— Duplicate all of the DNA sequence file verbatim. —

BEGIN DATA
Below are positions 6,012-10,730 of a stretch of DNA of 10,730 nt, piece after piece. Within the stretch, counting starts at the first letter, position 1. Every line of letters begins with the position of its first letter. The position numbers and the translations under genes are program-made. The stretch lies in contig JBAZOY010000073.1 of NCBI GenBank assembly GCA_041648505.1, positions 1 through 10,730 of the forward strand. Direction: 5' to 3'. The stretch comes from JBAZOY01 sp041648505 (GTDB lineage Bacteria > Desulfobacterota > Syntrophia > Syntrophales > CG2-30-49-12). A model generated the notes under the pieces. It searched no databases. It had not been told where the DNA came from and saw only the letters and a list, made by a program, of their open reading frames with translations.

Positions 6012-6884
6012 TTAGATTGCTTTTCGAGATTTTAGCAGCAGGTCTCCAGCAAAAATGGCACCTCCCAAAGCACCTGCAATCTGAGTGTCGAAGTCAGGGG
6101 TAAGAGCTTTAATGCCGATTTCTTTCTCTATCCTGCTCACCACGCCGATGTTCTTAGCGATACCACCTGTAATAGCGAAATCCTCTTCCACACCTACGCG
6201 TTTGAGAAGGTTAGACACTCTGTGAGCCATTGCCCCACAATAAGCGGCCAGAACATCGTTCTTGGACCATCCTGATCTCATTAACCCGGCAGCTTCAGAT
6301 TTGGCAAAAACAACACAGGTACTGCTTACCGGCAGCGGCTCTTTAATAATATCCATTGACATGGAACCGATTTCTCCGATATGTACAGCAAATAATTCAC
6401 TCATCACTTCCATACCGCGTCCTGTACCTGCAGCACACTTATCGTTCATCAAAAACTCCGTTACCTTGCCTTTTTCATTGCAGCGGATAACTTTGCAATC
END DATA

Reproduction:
Below are positions 6,012-10,730 of a stretch of DNA of 10,730 nt, piece after piece. Within the stretch, counting starts at the first letter, position 1. Every line of letters begins with the position of its first letter. The position numbers and the translations under genes are program-made. The stretch lies in contig JBAZOY010000073.1 of NCBI GenBank assembly GCA_041648505.1, positions 1 through 10,730 of the forward strand. Direction: 5' to 3'. The stretch comes from JBAZOY01 sp041648505 (GTDB lineage Bacteria > Desulfobacterota > Syntrophia > Syntrophales > CG2-30-49-12). A model generated the notes under the pieces. It searched no databases. It had not been told where the DNA came from and saw only the letters and a list, made by a program, of their open reading frames with translations.

Positions 6012-6884
6012 TTAGATTGCTTTTCGAGATTTTAGCAGCAGGTCTCCAGCAAAAATGGCACCTCCCAAAGCACCTGCAATCTGAGTGTCGAAGTCAGGGG
6101 TAAGAGCTTTAATGCCGATTTCTTTCTCTATCCTGCTCACCACGCCGATGTTCTTAGCGATACCACCTGTAATAGCGAAATCCTCTTCCACACCTACGCG
6201 TTTGAGAAGGTTAGACACTCTGTGAGCCATTGCCCCACAATAAGCGGCCAGAACATCGTTCTTGGACCATCCTGATCTCATTAACCCGGCAGCTTCAGAT
6301 TTGGCAAAAACAACACAGGTACTGCTTACCGGCAGCGGCTCTTTAATAATATCCATTGACATGGAACCGATTTCTCCGATATGTACAGCAAATAATTCAC
6401 TCATCACTTCCATACCGCGTCCTGTACCTGCAGCACACTTATCGTTCATCAAAAACTCCGTTACCTTGCCTTTTTCATTGCAGCGGATAACTTTGCAATC